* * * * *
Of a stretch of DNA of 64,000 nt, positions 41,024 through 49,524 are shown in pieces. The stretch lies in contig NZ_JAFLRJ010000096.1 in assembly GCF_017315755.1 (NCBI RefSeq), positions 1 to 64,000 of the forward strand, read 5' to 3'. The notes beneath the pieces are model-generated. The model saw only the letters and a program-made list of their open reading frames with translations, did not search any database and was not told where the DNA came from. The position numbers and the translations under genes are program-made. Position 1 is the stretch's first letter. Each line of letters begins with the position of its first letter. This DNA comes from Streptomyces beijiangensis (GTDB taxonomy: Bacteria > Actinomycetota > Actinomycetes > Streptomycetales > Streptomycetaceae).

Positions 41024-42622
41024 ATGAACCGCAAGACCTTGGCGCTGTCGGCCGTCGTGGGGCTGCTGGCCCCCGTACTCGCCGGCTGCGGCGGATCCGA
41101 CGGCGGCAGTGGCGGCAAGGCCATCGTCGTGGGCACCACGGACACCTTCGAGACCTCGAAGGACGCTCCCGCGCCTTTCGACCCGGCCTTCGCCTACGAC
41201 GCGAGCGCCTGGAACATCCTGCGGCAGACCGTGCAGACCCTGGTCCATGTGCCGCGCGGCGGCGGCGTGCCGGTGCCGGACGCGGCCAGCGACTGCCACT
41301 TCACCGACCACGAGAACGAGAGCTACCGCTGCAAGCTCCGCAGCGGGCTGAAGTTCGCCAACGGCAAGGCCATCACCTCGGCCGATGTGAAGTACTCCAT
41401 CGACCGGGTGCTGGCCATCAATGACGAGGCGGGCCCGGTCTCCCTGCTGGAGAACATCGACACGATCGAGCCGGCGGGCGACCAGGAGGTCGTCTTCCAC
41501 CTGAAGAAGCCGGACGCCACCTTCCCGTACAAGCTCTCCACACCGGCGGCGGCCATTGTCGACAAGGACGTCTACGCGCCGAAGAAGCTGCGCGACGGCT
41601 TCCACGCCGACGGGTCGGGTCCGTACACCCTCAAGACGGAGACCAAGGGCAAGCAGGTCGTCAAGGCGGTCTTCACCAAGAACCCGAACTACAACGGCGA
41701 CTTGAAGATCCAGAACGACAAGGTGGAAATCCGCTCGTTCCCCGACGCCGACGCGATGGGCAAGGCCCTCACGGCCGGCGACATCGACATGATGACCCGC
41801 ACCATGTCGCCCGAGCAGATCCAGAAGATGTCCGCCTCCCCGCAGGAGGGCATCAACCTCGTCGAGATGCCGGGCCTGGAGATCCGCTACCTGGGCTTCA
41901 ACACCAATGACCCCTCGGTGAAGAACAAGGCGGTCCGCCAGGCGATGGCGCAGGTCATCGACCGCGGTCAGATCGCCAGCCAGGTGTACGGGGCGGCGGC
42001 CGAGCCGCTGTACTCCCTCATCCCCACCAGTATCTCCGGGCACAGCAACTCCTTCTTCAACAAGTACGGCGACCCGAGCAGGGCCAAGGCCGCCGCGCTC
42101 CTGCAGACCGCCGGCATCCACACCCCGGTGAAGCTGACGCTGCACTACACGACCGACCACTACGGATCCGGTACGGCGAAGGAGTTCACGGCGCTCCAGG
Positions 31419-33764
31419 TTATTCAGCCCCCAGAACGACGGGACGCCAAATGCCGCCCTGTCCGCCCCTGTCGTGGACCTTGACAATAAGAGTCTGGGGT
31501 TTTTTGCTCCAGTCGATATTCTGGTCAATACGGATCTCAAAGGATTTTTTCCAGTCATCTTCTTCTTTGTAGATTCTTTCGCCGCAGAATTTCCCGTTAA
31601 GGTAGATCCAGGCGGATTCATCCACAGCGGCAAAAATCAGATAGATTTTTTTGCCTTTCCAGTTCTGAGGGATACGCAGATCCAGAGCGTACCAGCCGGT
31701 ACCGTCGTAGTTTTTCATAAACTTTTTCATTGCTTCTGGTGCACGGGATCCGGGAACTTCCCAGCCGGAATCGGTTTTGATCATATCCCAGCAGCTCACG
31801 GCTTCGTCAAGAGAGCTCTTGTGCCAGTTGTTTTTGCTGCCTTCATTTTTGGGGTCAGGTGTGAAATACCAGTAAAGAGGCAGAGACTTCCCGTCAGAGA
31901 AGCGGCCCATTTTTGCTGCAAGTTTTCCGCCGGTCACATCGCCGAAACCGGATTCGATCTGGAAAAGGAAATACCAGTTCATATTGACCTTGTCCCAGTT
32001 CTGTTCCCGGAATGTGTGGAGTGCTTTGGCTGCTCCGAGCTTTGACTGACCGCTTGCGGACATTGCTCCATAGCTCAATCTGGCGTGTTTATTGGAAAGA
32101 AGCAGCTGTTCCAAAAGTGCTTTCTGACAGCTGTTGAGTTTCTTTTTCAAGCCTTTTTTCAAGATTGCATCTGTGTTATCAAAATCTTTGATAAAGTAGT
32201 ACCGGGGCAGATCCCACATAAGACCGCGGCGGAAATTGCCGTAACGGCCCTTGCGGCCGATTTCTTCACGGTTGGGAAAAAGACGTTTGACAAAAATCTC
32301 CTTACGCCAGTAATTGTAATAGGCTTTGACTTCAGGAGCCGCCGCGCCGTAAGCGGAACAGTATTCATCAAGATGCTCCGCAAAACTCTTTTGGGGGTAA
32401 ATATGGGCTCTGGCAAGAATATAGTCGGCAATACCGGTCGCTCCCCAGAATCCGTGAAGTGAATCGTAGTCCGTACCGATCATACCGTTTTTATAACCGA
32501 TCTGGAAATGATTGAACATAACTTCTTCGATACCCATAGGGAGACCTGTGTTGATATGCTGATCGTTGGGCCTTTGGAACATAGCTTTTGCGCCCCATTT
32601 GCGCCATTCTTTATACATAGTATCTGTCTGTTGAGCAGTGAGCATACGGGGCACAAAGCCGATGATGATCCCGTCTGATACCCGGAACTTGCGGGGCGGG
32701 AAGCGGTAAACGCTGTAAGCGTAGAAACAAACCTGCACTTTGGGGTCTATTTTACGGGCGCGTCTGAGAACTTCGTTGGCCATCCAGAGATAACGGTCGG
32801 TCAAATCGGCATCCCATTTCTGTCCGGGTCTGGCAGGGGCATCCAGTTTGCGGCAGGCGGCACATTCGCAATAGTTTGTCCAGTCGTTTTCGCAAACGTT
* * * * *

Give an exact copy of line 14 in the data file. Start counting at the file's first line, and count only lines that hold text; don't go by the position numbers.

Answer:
42101 CTGCAGACCGCCGGCATCCACACCCCGGTGAAGCTGACGCTGCACTACACGACCGACCACTACGGATCCGGTACGGCGAAGGAGTTCACGGCGCTCCAGG